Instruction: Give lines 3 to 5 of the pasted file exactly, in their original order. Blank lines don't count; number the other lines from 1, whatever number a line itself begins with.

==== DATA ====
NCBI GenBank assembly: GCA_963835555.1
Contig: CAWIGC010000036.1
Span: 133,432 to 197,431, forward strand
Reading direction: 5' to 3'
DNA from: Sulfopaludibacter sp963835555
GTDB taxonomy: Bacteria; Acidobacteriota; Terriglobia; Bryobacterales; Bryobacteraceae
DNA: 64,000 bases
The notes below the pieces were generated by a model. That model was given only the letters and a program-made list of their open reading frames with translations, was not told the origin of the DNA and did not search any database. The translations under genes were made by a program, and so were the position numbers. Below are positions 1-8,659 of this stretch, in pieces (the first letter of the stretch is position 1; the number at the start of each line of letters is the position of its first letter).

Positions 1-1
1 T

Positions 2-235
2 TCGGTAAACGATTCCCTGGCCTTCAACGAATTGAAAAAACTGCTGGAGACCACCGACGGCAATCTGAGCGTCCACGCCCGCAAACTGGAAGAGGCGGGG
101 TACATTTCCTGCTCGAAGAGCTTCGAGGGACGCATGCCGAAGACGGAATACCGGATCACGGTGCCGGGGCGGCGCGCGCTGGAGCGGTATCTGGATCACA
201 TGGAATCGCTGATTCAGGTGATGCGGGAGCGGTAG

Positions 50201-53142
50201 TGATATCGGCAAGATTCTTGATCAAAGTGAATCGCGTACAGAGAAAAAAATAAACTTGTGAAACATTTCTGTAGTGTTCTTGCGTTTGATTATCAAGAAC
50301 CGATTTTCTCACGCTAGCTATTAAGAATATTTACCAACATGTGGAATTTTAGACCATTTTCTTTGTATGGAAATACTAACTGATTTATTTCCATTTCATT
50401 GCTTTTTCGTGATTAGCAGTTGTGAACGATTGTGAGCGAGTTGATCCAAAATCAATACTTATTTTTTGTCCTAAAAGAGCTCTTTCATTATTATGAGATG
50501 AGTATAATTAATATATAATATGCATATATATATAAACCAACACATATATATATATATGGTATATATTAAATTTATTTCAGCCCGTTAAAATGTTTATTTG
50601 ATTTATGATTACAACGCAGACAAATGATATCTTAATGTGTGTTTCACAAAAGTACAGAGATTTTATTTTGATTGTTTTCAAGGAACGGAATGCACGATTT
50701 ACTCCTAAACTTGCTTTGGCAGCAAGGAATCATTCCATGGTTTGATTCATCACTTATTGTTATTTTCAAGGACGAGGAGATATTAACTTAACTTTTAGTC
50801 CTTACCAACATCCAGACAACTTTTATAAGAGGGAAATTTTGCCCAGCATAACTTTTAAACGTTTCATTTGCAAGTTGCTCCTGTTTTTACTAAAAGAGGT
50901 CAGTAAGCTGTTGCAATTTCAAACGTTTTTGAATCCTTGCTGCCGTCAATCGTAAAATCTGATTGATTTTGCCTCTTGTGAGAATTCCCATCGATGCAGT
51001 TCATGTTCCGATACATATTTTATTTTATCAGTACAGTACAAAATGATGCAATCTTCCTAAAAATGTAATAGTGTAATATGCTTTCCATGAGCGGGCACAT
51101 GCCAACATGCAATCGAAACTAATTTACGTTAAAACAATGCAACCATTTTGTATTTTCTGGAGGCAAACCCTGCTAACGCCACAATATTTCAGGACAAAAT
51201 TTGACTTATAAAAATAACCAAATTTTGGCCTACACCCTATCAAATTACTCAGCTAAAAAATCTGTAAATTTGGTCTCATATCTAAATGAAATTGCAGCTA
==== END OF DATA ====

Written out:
Span: 133,432 to 197,431, forward strand
Reading direction: 5' to 3'
DNA from: Sulfopaludibacter sp963835555